He is cheeky but so funny to be around once I'm giving him 100% of my attention. Its always a worry if I am trying to get other things done and often, frustrating because he's making a mess at one end of the house while I'm cleaning up the other. He is playful but is also very willing to learn new things - he sees it as play.  

Lately, I've been wondering if I should start him when he turns 4. Why not when he is 4.5 years old? Thats when Aaron started and I thought that instead of a sudden burst in knowledge from being in an 'educational' environment, there might have even been a little bit of a slowdown in knowledge 'uptake' from the distraction of it all.

Why not skip the whole pre-school and kindergarten phase and just start in primary school? After all, we're not talking about a neglected child here. But no, I won't go as far as that. And its not because I think he needs to learn to socialize either. Its more for learning how to be self regulated and also carry out some independent work in an environment away from me.

So, I'd better take full advantage of the next 6-12 months because after that, he'll be off on the long (and increasingly questionable) road of 'formal education'.

p.s. I recently watched this very interesting talk by Sugata Mitra, an education researcher, about child driven education.

Friday, June 7, 2013

I've Got Some Of The Answers

I started reading Bilbo's wonderful Mothers' Day posts a few years ago but this particular part, which he includes each year, about how we think of our mothers often floats to the forefront of my thoughts. 

Age 4: Mommy can do anything!
Age 8: Mom knows a lot!
Age 12: Mother doesn't know everything.
Age 14: Mother doesn't know anything.
Age 16: Mother is so old-fashioned.
Age 18: Her? She's out of it.
Age 25: Mom might know something about that.
Age 35: Before we decide, let's ask Mom.
Age 45: What would Mom have thought about that?
Age 65: I wish I could talk that over with Mom.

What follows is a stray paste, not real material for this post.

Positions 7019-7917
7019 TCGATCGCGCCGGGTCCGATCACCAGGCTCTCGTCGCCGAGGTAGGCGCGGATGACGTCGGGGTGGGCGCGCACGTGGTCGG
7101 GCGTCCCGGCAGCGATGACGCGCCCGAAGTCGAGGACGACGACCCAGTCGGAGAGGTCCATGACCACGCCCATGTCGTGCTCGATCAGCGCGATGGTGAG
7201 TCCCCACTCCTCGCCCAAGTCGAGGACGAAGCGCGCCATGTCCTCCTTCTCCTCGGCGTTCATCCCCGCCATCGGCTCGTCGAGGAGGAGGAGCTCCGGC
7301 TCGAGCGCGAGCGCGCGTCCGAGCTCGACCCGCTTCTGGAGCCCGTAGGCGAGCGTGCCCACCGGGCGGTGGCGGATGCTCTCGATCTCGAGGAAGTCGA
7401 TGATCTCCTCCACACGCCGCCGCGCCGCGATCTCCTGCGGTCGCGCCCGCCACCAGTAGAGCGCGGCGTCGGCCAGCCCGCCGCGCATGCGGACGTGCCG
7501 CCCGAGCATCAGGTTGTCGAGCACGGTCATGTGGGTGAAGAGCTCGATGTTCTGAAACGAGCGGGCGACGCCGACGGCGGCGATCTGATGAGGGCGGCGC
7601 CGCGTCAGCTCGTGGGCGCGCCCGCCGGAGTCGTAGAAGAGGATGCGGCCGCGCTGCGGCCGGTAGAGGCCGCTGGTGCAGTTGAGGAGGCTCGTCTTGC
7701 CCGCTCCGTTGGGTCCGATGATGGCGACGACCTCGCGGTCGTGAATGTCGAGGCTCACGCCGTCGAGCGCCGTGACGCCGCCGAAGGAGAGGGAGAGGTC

With Aaron and Adrian, I think they still think I know a lot, if not everything, and can do anything, and everything at once.

The funniest question this week is from Aaron :  "How do you know who to marry?"
*sigh* Perfectly simple question isn't it? My quick-as-a-flash response was "You ask me and I'll let you know". He almost looked like he was willing to accept that as a valid answer but then I felt bad and tried to give him a reasonable one. It was long. I rambled a bit too much and as I carried on, I said things like "You have to make sure that the other person will love your parents and want to live with them when they're old"

The question I did not have a quick answer for was from Adrian : "Who is God?"
Thats a question full of traps isn't it? Jesus' father? The person who created everything? The person who looks after you? All lame answers if you ask me. I can't remember what I really said but it couldn't have been very satisfying.

And then we had this question "Why is the sky blue?"
I used to ask my mother to ask me this question! I remember it as something that I took time to learn and understand in high school. I know the answer well. Light has colours, various wavelengths, the molecules in the atmosphere scatter the light blah blah blah. Unfortunately, the entire explanation was lost on the two of them. I'll have to make it into some little project to see if I can show them what I mean and how the sky ends up blue. 

I also get questions like "Is Indiana Jones a super hero?" The answer to this one didn't seem to be well accepted at first. I said "Yes, definitely" but they said that he couldn't fly or shoot out spider webs. The rebuttal to that is that Batman can't do either of those things. That got them thinking....

Questions, questions, questions. I found this recent article with some smartypants answers I may need soon. It also had some statistics claiming that the average mother gets asked 105,000 questions a year (almost 300 a day) - more than any politician or teacher!

I know that irregular blogging has meant that I also have very few (but very loyal) readers, so posing a question may not result in many responses but I am going to do it anyway : What was the strangest question you can remember being asked and how did you answer it?